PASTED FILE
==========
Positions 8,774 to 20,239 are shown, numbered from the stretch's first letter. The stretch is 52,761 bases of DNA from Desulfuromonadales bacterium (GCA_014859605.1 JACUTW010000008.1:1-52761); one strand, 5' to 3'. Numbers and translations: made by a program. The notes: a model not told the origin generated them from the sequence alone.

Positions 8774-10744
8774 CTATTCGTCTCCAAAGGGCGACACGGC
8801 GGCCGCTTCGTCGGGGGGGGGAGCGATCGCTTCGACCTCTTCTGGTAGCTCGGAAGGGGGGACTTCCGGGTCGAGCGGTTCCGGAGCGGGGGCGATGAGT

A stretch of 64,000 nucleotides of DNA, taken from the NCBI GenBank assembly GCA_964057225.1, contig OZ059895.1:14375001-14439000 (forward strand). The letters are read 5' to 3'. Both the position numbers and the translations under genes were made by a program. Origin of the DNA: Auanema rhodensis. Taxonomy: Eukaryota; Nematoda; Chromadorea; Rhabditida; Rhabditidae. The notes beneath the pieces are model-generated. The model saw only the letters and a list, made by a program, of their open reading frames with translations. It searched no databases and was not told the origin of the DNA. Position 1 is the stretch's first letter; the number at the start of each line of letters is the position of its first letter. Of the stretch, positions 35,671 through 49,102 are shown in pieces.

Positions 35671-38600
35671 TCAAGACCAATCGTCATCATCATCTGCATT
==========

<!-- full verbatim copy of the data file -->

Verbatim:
Positions 8,774 to 20,239 are shown, numbered from the stretch's first letter. The stretch is 52,761 bases of DNA from Desulfuromonadales bacterium (GCA_014859605.1 JACUTW010000008.1:1-52761); one strand, 5' to 3'. Numbers and translations: made by a program. The notes: a model not told the origin generated them from the sequence alone.

Positions 8774-10744
8774 CTATTCGTCTCCAAAGGGCGACACGGC
8801 GGCCGCTTCGTCGGGGGGGGGAGCGATCGCTTCGACCTCTTCTGGTAGCTCGGAAGGGGGGACTTCCGGGTCGAGCGGTTCCGGAGCGGGGGCGATGAGT

A stretch of 64,000 nucleotides of DNA, taken from the NCBI GenBank assembly GCA_964057225.1, contig OZ059895.1:14375001-14439000 (forward strand). The letters are read 5' to 3'. Both the position numbers and the translations under genes were made by a program. Origin of the DNA: Auanema rhodensis. Taxonomy: Eukaryota; Nematoda; Chromadorea; Rhabditida; Rhabditidae. The notes beneath the pieces are model-generated. The model saw only the letters and a list, made by a program, of their open reading frames with translations. It searched no databases and was not told the origin of the DNA. Position 1 is the stretch's first letter; the number at the start of each line of letters is the position of its first letter. Of the stretch, positions 35,671 through 49,102 are shown in pieces.

Positions 35671-38600
35671 TCAAGACCAATCGTCATCATCATCTGCATT